And Hilarie Burton said she was praised for not making a scene when other inappropriate behavior occurred during her time at MTV. In her 2020 memoir, Burton detailed how the network responded when Ben Affleck groped her breast during a 2003 TRL segment, and she laughed it off on air. “One of MTV’s top brass called me and said, ‘You handled that so well,’” she wrote. “I didn’t realize that I was being groomed—trained to be a good girl and a good sport, someone who would put up with much worse behavior.” While Quddus stressed that incidents like the hair comment were “few and far between” for him and that overall he had a “great experience” at TRL, he’s “so glad that we're getting to this point in the culture where Hilarie can share like that. And SuChin can share like that. And I'm sharing like this. This is a way more honest conversation.”
As an endless parade of pop stars, rappers, boy bands, punk groups, plus the occasional cast of The O.C. or Blue Crush, filed through the TRL studio, Quddus developed a rapport with many of them. He was the first to push for Kanye West to be featured on the show, and he was close with Britney Spears, who requested he hang out with her on her Onyx Hotel tour to cover her 2004 Showtime concert special from Miami. “I was so in awe of the impact she was having. At that point, everything seemed absolutely harmonious. She felt empowered, and she was enjoying herself,” he said of Spears. “Of course, looking back, the fact that some of her management team [was her] family and all of the blurred lines, I can see where that could be absolutely, fundamentally unhealthy. And, obviously, it’s become a nightmare for her.”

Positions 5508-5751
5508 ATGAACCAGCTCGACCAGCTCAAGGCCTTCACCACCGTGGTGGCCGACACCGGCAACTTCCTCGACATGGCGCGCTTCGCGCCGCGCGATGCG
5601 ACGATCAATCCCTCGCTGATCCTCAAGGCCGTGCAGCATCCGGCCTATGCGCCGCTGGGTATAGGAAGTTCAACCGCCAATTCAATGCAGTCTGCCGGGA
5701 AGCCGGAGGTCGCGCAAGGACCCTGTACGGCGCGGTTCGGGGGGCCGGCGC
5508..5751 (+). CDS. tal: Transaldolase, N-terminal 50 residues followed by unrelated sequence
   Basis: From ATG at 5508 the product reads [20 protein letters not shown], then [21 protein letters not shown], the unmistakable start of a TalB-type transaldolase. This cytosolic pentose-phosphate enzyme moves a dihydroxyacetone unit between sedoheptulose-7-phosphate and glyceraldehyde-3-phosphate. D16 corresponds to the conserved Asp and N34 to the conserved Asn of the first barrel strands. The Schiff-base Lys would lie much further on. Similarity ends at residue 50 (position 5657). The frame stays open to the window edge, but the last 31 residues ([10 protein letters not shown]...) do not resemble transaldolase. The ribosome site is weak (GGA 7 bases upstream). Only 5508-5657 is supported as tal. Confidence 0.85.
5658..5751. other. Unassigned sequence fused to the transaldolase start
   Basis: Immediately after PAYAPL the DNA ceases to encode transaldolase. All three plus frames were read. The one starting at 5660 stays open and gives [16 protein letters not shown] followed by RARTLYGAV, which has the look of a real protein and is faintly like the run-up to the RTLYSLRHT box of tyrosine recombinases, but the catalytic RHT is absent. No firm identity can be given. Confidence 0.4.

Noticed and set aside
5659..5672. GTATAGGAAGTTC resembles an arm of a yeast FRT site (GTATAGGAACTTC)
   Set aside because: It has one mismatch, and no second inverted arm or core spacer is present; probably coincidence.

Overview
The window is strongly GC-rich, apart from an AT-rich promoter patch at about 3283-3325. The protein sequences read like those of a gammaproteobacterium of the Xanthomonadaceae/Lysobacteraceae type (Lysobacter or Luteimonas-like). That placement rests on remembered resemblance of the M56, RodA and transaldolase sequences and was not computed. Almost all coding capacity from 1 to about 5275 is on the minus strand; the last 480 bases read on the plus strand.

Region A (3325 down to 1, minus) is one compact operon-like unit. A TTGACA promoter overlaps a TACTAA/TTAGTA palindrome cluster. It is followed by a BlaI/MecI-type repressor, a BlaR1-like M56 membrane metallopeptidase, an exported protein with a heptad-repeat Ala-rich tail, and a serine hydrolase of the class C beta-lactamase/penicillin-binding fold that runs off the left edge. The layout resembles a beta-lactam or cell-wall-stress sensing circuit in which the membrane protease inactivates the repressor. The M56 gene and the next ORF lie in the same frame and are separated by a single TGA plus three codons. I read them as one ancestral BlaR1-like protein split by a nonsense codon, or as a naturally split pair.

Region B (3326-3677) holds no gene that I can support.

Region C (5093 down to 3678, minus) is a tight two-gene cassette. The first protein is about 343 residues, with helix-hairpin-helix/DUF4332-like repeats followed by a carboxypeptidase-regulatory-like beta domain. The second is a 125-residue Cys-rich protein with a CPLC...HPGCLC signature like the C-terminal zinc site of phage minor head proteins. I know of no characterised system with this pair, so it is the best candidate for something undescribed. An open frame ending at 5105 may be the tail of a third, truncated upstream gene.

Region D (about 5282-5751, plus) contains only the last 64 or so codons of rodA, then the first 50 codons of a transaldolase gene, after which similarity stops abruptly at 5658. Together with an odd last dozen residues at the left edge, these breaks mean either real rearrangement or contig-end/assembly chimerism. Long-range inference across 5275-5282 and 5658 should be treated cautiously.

“Of course, they fall off the pedestal”
While he cited the detrimental effects he saw occur when young stars like Lindsay Lohan had their parents serve as their managers, he also feels the media was and is culpable. “There’s a lot of layers. Media often props people up in a way that no one can live up to,” he said. “We continuously put unrealistic expectations on people and then, of course, they fall off the pedestal.”In a recent TEDx talk titled “Confessions of a Recovering Influencer,” Quddus detailed how uncomfortable he felt pushing artists like Kanye West and Usher to comment on personal topics or headlines they didn't want to address. And in a 2020 Instagram post, he wrote that he felt “partly responsible” for enabling West and Donald Trump's political ambitions. (During The Apprentice days, Trump appeared on TRL to promote the series.)“When I think about the entire ecosystem of what we do in the media, we are constantly edifying and popularizing people who may or may not have great values and great leadership ability,” he said. “I can't help but think, I brought Kanye onto TRL for the first time. I was the one who facilitated him getting that platform.”
After almost six years of hosting TRL, Quddus was finding it harder and harder to be fulfilled in the role. The music landscape was shifting, and the relevance of the show was slowly dimming. He loved connecting with artists and fans, but resented that the interactions were always fleeting and relatively superficial. Plus, he’d done his dream interview with Stevie Wonder and, as he said, “Where do you go after you interview everybody? I could die happy.” He left MTV in 2006 to work in artist management for the now defunct MySpace Records, then hosted Nickelodeon's Dance On Sunset series and ABC’s short-lived singing competition show Duets, as well as served as a correspondent for The Insider.